Second Place - Jury Vote: “Detroit Entrepreneurial Center (DEC),” Efrain Velez, Juan Nunez, Marko Kanceljak; Kalamazoo, Michigan

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Second Place - Jury Vote: “Detroit Entrepreneurial Center (DEC),” Efrain Velez, Juan Nunez, Marko Kanceljak; Kalamazoo, Michigan

Third Place: “Highwave Detroit,” Team Rossetti/Metrogramma; Southfield (soon to be Detroit), Michigan proposes a building honoring the site’s significance for Detroit’s identity with a strong visual impact. Its triangular shape suggests a sail on a boat. Other materials include steel, concrete and glass, and a greener side featuring terraces with water views and reflecting pools at ground level. Functions include entertainment and event space, residential, retail and office space. 

Third Place - Jury Vote: “Highwave Detroit,” Team Rossetti/Metrogramma; Southfield (soon to be Detroit), Michigan

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Third Place - Jury Vote: “Highwave Detroit,” Team Rossetti/Metrogramma; Southfield (soon to be Detroit), Michigan

In addition to the three top submissions, the jury also awarded 10 Honorable Mention awards as well as three prizes for the top Family of Company entries.

Community Vote Winners

After the official judging ended on June 7, the public was invited to view and vote on the submissions as part of a special exhibit and community open house Saturday and Sunday June 8-9. The three submissions earning the most public votes won cash prizes of $2,500, $1,000 and $500 respectively for first, second and third places.

First Place: “Hudson’s Quarter,” Emilie M. Rottman and James G. Ramil; Washington DC, is a contemporary site for urban living designed to be a new “headquarters” for Detroit’s renaissance. It honors the original Hudson’s site and Detroit’s historical surroundings, and the building’s exterior includes an image of the original department store façade. Uses include retail, a gym, apartments and condos, a performance space and outdoor arts and a music alley.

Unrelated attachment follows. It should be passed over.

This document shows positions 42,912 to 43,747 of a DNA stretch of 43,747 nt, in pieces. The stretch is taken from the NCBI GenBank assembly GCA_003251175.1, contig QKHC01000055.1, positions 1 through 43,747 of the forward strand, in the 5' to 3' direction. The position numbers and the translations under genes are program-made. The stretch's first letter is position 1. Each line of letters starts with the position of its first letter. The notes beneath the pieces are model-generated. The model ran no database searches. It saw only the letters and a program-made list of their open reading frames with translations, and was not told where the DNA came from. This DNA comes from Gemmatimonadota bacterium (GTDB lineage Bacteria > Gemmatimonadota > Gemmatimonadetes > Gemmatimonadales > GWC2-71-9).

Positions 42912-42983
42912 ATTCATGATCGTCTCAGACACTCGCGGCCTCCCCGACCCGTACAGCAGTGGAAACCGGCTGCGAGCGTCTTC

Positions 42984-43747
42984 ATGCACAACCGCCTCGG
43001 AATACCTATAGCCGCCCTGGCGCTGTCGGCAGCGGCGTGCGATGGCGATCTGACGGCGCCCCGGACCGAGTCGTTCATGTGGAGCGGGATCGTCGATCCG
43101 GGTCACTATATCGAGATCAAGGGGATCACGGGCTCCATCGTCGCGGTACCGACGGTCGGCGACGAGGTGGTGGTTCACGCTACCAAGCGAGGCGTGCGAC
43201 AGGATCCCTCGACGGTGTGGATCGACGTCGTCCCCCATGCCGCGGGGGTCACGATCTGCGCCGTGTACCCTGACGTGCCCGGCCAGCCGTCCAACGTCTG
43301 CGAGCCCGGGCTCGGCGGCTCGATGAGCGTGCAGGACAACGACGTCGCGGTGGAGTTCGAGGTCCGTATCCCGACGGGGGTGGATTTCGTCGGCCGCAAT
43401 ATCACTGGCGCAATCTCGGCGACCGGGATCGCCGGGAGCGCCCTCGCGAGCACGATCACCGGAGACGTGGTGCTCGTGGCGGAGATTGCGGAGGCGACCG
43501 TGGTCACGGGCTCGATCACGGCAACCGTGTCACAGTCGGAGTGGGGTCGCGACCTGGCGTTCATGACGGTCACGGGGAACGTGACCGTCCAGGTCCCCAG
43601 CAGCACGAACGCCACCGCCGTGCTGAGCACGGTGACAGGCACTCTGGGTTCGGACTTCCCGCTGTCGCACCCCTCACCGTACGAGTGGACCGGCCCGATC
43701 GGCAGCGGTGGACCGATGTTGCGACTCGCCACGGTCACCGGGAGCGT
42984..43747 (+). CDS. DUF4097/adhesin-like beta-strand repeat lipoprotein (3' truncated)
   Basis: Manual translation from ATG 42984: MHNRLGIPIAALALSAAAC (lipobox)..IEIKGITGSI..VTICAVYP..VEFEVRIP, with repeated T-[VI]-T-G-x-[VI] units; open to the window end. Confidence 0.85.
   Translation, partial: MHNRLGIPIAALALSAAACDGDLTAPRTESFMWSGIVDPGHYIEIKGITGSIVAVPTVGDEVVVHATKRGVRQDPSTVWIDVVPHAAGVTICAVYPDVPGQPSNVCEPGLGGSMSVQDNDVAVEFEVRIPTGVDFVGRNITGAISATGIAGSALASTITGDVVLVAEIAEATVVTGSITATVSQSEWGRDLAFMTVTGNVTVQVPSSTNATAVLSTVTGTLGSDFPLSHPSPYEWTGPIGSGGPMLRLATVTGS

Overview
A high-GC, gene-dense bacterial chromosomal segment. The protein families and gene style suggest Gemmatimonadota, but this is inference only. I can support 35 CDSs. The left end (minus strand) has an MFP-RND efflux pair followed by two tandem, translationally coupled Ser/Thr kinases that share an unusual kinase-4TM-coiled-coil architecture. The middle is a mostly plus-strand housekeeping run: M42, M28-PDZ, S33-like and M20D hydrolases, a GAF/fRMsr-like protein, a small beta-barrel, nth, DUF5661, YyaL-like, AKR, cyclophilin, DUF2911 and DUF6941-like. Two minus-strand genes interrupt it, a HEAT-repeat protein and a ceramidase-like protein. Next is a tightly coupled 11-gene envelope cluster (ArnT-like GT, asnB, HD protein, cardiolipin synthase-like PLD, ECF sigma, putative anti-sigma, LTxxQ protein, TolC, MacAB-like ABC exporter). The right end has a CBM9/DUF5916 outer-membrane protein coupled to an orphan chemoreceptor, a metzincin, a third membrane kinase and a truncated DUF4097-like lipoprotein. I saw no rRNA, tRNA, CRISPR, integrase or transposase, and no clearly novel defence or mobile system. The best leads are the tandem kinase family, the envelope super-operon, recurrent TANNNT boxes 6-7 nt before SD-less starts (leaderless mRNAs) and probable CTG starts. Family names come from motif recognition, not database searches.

First Place - Public Vote: “Hudson’s Quarter,” Emilie M. Rottman and James G. Ramil; Washington DC

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First Place - Public Vote: “Hudson’s Quarter,” Emilie M. Rottman and James G. Ramil; Washington DC

Second Place: “Exten(D),” Extending Life in the D, Beyond the 9 to 5, Smith Group JJR-Diana Khadr, Tengteng Wang, Alexa Bush, Kyle Johnson, Jessie McHugh; Detroit, Michigan, features amenities to attract and retain visitors and commuters in the urban core to show them what Detroit has to offer after hours. It includes residential space, offices, a grocery store, an M-1 RAIL stop, restaurants, an art gallery and green space.

Second Place - Public Vote: “Exten(D),” Extending Life in the D, Beyond the 9 to 5, Smith Group JJR-Diana Khadr, Tengteng Wang, Alexa Bush, Kyle Johnson, Jessie McHugh; Detroit, Michigan

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Second Place - Public Vote: “Exten(D),” Extending Life in the D, Beyond the 9 to 5, Smith Group JJR-Diana Khadr, Tengteng Wang, Alexa Bush, Kyle Johnson, Jessie McHugh; Detroit, Michigan

Third Place: “Blue Fountain Tower,” Salvador Parra Espinosa and Selene Serna Contreras, De San Bernadino; Toluca, Mexico, replaces 50 percent of the site’s current footprint with gardens that would be accessible at sidewalk level. It features retail, art galleries, offices, apartments, lofts, a school, gardens and terraces. Its designers call it an “icon for Detroit,” and its futuristic design features outdoor terraces designed for physical activity on 10 stories of the building.

Third Place - Public Vote: “Blue Fountain Tower,” Salvador Parra Espinosa and Selene Serna Contreras, De San Bernadino; Toluca, Mexico

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Third Place - Public Vote: “Blue Fountain Tower,” Salvador Parra Espinosa and Selene Serna Contreras, De San Bernadino; Toluca, Mexico

All submissions can be viewed in an online gallery here.



Comments:
Andre
Sunday, June 16, 2013
I think this just proves why the public should have no say in the selection of the winning schemes. The three 'public' voted winners are atrocious.